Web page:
Texas Roadhouse was embroiled in a breastfeeding lawsuit

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According to Today, a mother of two filed a lawsuit against Texas Roadhouse in 2018 afterbeing harassed for feeding her infant at one of the chain's Louisville locations. "She was nursing for maybe five minutes when I saw the manager coming around," the woman told the outlet. "He was walking towards me fast and shaking his head, and he had a napkin unrolled. He came up pretty close and he said, 'Ma'am, we've been getting a lot of complaints and we're going to need you to cover up.'"

The manager's actions were against the law, however. Since 2006, women in Kentucky have been legally able to breastfeed wherever they see fit without being bothered. The mother shared her experience on social media. When it went viral, Texas Roadhouse reached out to the woman to offer an apology. The response blamed the incident on poorly trained staff and confirmed the brand welcomes nursing mothers at all of its locations, per Today. However, the article reports that she filed a lawsuit due to the escalation of scrutiny, including threats from members of the public. "The reason we filed the lawsuit is because no mother should be made to feel ashamed, humiliated, or embarrassed for simply breastfeeding her child,” her attorney told Today.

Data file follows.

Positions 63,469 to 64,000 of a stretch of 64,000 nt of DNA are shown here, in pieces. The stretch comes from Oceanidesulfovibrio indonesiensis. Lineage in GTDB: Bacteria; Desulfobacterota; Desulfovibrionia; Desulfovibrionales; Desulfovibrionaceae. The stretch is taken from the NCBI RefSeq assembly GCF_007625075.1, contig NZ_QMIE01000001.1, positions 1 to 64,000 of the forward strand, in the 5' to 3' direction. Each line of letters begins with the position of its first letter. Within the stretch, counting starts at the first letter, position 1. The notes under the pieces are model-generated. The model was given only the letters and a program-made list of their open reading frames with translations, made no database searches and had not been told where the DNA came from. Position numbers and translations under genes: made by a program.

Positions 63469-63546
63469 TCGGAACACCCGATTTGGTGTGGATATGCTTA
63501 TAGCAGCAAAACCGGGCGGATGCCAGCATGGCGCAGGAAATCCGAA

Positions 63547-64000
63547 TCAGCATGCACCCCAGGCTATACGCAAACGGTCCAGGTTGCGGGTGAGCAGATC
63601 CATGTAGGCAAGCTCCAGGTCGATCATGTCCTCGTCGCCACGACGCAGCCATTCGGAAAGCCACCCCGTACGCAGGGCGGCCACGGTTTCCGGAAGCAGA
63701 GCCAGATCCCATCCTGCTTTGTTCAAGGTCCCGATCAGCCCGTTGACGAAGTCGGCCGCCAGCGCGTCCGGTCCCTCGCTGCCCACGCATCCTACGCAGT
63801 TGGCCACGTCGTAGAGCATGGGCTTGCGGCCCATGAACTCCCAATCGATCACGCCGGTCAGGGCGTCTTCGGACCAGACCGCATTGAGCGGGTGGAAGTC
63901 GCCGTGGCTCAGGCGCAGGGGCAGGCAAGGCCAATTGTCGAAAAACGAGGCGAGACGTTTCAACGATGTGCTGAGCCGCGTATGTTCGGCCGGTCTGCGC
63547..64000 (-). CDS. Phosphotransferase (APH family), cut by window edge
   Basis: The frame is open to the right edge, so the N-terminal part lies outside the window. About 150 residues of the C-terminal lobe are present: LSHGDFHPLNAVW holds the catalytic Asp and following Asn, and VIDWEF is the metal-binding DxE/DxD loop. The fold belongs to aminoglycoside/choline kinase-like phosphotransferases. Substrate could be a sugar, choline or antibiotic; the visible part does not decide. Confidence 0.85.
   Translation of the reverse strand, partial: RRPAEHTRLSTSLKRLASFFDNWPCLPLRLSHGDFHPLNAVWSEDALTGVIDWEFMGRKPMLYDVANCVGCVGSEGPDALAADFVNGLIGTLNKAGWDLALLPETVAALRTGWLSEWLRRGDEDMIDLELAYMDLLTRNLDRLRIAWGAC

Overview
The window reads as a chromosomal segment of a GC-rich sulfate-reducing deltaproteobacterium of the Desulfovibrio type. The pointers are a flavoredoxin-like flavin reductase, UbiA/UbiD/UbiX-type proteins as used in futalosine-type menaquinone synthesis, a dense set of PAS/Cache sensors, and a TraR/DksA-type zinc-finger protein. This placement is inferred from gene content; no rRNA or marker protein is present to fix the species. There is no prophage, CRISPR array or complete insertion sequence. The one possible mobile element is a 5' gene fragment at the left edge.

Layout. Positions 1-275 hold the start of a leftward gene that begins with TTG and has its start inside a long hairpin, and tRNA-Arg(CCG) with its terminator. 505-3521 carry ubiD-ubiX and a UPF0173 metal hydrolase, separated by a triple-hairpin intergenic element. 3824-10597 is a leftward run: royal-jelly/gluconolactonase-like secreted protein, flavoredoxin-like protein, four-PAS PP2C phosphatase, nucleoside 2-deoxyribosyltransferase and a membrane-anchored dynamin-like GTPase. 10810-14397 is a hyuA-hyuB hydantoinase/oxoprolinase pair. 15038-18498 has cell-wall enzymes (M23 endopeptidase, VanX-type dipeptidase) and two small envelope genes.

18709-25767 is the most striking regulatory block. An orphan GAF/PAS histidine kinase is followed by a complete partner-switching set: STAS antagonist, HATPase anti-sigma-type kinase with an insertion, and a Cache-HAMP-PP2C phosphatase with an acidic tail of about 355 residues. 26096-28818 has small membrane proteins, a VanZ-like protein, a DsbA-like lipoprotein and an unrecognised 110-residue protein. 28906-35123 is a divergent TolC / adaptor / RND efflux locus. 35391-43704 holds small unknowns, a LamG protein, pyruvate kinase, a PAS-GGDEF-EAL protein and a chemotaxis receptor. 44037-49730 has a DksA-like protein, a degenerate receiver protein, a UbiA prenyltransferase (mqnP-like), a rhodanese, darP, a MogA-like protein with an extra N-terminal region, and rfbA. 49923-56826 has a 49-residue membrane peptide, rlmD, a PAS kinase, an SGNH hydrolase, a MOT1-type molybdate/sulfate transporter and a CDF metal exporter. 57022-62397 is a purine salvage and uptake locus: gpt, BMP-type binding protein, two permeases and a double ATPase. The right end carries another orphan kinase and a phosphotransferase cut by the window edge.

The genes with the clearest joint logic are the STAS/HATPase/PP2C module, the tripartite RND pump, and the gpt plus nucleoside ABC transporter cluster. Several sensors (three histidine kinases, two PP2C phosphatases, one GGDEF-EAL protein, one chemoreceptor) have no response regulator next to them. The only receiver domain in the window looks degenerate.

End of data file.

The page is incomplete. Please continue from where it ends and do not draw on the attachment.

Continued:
Servers are trained to increase sales

If you've eaten dinner at Texas Roadhouse, you might have noticed that the servers are very skilled at upselling. This isn't simply a coincidence. According to research by Harvard Universityalumni, most restaurants pay staff a set fee, but Texas Roadhouse pays general managers a base salary of $45,000 and 10% of the location's total revenue each year. That said, most managers earn upwards of $100,000, per Harvard.To achieve revenue share, managers are very involved, so customers might spend more money during their meal.

You'll notice that a manager comes by and helps the wait staff with busing tables, refilling drinks, and checking on orders. Working on the floor with the team helps build camaraderie and can encourage staff to work harder. Excellent service could also help makes guests return in the future. In addition, servers are coached to upsell by providing add-ons to guests. So, the next time your server asks you, "And would you like that wrapped in bacon?", you know why they're doing it.

Andy's Outreach Fund helps employees in need